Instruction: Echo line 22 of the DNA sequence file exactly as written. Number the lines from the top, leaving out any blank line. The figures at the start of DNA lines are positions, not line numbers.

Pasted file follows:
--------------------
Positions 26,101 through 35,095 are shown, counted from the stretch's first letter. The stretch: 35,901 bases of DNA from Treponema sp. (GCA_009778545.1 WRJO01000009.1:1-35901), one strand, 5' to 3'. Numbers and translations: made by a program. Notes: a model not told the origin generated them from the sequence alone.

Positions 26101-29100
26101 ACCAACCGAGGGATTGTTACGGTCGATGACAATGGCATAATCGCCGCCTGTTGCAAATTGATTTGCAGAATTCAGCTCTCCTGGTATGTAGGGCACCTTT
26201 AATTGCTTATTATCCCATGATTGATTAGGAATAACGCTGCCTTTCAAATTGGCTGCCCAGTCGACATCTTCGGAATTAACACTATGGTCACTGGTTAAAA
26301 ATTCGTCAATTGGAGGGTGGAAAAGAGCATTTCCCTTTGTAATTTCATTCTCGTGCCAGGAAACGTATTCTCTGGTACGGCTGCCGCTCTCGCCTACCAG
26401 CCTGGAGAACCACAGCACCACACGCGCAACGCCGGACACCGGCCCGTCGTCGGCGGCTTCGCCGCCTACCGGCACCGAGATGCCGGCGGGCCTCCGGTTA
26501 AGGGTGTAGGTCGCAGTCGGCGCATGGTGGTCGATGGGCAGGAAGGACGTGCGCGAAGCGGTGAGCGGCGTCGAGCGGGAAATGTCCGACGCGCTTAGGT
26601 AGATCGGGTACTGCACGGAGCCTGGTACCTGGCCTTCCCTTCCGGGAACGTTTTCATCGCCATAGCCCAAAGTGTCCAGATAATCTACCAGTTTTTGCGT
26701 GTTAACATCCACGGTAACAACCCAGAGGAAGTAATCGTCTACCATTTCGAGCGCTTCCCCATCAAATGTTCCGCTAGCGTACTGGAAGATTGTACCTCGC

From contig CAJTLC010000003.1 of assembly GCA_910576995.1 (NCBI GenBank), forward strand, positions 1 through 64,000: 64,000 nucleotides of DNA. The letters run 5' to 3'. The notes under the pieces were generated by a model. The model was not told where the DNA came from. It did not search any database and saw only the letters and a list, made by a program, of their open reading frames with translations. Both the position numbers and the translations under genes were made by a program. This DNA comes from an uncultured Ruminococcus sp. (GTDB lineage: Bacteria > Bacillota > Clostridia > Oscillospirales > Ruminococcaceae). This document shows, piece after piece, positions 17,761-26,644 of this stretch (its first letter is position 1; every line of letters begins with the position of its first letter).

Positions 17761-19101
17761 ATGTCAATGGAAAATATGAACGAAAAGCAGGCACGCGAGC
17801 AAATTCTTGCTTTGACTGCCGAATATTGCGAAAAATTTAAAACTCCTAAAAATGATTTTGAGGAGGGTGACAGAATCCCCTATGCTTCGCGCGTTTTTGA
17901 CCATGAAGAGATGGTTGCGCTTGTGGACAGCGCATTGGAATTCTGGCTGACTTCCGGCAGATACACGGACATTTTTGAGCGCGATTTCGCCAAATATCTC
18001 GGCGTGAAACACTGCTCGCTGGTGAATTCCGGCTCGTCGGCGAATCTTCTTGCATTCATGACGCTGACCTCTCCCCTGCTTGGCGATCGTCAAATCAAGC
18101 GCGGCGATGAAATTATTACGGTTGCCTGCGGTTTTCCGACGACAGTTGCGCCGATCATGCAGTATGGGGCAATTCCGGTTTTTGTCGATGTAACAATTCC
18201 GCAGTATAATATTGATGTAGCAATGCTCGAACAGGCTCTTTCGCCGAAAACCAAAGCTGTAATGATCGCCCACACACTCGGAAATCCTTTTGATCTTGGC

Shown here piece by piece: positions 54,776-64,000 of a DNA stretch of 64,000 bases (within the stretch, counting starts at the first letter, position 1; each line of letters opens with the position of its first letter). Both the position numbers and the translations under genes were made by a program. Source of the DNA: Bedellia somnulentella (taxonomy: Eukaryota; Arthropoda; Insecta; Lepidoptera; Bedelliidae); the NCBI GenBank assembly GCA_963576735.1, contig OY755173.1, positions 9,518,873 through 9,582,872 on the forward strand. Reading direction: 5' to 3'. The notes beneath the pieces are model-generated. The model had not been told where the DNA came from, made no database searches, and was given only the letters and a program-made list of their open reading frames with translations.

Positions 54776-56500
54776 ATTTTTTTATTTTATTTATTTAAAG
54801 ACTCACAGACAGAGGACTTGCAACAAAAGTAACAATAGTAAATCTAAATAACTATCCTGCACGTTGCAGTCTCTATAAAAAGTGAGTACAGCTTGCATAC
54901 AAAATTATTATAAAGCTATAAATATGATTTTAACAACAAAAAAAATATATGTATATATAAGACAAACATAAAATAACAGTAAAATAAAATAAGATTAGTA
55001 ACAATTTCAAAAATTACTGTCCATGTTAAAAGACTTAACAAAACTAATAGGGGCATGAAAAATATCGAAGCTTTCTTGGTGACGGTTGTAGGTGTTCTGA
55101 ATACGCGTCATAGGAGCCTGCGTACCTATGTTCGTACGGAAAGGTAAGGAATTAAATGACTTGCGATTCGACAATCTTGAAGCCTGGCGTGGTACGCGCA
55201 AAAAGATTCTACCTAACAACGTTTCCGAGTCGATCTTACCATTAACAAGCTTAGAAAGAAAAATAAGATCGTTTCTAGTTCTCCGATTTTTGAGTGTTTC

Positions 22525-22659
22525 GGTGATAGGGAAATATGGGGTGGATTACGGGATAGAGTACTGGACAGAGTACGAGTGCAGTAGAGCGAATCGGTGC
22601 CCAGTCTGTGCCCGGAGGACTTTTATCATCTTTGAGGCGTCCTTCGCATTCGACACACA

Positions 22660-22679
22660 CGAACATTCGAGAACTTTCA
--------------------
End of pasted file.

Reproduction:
54901 AAAATTATTATAAAGCTATAAATATGATTTTAACAACAAAAAAAATATATGTATATATAAGACAAACATAAAATAACAGTAAAATAAAATAAGATTAGTA